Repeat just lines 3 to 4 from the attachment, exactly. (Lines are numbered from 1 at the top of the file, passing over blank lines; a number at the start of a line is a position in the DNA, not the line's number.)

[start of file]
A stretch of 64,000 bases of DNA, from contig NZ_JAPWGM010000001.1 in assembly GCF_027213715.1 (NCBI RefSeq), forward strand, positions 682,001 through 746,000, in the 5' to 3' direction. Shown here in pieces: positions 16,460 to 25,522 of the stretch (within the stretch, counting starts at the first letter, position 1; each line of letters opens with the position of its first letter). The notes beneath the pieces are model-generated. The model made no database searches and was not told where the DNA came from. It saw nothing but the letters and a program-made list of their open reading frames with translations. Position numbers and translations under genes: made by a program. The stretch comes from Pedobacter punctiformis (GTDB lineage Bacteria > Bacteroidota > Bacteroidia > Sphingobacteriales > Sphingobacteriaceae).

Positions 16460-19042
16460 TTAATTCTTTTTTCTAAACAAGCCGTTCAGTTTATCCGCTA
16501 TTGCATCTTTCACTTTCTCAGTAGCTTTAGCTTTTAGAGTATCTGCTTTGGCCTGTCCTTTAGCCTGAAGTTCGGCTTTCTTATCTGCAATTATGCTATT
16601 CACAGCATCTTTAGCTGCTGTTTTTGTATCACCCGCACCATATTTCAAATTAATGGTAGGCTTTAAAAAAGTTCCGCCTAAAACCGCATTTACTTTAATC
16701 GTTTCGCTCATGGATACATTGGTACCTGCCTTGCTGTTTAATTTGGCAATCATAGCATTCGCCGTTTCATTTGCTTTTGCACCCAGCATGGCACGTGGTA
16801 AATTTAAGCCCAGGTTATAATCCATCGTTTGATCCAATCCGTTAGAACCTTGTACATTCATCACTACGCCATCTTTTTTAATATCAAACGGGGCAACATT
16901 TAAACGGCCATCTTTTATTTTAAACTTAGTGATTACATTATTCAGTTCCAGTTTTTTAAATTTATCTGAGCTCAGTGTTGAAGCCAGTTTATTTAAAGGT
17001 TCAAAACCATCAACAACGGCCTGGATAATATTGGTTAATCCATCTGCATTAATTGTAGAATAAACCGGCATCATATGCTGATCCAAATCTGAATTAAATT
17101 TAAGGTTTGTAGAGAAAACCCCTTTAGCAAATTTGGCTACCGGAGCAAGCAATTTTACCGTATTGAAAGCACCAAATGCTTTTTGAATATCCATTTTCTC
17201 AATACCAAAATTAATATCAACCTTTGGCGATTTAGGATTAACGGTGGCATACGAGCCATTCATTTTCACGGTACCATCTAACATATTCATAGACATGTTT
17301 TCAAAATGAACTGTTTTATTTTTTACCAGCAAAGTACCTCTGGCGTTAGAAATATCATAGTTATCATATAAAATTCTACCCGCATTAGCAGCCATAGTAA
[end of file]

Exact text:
16460 TTAATTCTTTTTTCTAAACAAGCCGTTCAGTTTATCCGCTA
16501 TTGCATCTTTCACTTTCTCAGTAGCTTTAGCTTTTAGAGTATCTGCTTTGGCCTGTCCTTTAGCCTGAAGTTCGGCTTTCTTATCTGCAATTATGCTATT